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Reducing the burden of headache
  1. R Peatfield

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    Edited by J Olesen, T J Steiner, R B Lipton. Published by Oxford University Press, Oxford, 2003, pp 409, £85.00. ISBN 0-19-851589-8

    It is now becoming clear that the physical effects of traditional neurological diseases, such as multiple sclerosis, Parkinson’s disease, and motor neurone disease, are the tip of an iceberg of neurological disability. Headache, with its meagre crop of hard physical signs and radiological abnormalities, accounts for a large proportion of, for example, the time lost from effective work in the community as a whole. In clinical practice it is becoming important to assess not only absenteeism from work, but also reduced efficiency of those patients who struggle to get to work. The disruption of family and social arrangements prompted by fear of the next attack may also be highly significant. A study of the medical staff in one Rome hospital found absenteeism to be low, but we must be careful not to assume everyone is so determined!

    The latest volume in Professor Olesen’s series, Frontiers in headache research, which is again based on his well established research seminars in Copenhagen, brings together most of the world authorities on the epidemiology of headache, with particular emphasis on the assessment of the disability headache can cause, and the extent to which we can measure amelioration following medication. The text is very thoroughly referenced, and gives good descriptions of, for example the Migraine Disability Assessment Questionnaire (MIDAS), the Headache Impact Test, and various quality of life scales. These are all validated ways of assessing disability in its own right, as well as the end points of trials, needless to say supporting the view that expensive drugs can often be justified in economic as well as human terms. There is a long section devoted to indirect costs of headache, and discussion of different ways of organising healthcare delivery for headache patients.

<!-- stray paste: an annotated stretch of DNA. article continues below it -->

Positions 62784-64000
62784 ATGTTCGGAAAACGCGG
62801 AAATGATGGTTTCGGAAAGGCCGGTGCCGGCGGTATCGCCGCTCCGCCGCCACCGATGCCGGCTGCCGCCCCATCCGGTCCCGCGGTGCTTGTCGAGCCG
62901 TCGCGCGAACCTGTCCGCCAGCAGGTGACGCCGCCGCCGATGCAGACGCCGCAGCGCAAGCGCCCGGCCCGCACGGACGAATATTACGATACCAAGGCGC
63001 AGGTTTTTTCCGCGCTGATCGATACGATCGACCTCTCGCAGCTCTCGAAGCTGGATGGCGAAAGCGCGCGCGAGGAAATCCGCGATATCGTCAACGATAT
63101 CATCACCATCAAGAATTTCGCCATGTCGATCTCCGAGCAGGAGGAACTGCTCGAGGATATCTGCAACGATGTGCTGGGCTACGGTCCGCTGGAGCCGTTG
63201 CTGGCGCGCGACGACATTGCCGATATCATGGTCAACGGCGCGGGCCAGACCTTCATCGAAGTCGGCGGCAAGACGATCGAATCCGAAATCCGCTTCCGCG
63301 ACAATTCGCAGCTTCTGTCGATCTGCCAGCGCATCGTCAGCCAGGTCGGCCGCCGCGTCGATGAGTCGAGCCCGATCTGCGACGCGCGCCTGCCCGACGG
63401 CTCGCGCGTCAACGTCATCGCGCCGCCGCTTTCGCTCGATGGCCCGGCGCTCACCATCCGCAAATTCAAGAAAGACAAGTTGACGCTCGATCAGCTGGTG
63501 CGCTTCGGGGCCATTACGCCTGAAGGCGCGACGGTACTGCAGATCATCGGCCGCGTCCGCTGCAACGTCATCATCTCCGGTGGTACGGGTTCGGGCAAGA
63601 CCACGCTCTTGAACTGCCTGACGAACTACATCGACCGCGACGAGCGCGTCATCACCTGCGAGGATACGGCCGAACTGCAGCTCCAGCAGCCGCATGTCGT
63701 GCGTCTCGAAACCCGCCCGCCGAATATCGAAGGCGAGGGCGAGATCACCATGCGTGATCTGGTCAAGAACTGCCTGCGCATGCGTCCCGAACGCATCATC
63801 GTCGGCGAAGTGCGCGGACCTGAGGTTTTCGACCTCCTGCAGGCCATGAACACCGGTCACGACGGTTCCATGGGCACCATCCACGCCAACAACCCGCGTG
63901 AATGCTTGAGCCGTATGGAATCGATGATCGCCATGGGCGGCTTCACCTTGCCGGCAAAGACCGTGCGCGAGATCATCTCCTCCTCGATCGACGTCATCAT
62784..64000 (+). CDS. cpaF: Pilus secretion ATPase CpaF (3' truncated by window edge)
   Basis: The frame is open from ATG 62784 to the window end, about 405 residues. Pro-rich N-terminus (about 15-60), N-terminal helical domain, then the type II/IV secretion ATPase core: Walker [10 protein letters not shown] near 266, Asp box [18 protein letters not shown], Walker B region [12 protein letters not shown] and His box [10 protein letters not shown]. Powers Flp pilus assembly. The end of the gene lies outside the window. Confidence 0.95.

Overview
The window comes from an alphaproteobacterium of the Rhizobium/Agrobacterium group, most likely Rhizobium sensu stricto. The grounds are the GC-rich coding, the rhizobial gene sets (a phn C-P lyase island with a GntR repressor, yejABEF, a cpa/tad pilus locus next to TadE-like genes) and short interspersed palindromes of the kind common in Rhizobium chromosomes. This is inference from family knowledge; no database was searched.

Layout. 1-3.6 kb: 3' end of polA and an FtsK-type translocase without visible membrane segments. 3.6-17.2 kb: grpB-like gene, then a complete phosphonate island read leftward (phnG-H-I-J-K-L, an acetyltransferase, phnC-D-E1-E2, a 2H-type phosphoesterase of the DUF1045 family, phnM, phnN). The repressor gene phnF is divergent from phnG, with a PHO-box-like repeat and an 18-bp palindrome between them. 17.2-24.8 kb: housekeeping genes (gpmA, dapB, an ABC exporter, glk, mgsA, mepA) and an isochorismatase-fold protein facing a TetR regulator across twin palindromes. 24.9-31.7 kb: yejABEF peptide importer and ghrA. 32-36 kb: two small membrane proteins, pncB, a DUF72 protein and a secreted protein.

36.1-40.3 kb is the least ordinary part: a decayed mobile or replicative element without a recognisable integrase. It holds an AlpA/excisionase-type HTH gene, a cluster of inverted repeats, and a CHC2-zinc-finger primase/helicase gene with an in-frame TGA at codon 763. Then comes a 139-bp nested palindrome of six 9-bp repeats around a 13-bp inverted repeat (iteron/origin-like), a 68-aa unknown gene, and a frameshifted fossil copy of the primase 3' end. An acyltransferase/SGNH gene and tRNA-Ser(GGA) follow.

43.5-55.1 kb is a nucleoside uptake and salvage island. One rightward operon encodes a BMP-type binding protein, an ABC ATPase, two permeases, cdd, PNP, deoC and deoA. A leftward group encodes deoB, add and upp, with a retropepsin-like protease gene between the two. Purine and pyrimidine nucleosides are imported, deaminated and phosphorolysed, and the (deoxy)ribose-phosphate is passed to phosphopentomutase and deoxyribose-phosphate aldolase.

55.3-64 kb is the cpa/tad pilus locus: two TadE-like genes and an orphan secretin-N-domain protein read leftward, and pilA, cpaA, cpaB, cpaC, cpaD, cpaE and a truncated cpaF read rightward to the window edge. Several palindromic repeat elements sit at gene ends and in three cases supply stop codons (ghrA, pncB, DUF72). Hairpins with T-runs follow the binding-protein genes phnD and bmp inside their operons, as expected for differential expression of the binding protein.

Many readers of this journal looking at this book will be, I hope agreeably, surprised to find that, even in this somewhat socially orientated field, the science is easily the equal of that in other neurological diseases. Professor Olesen is to be congratulated in this book, and encouraged to continue the series.

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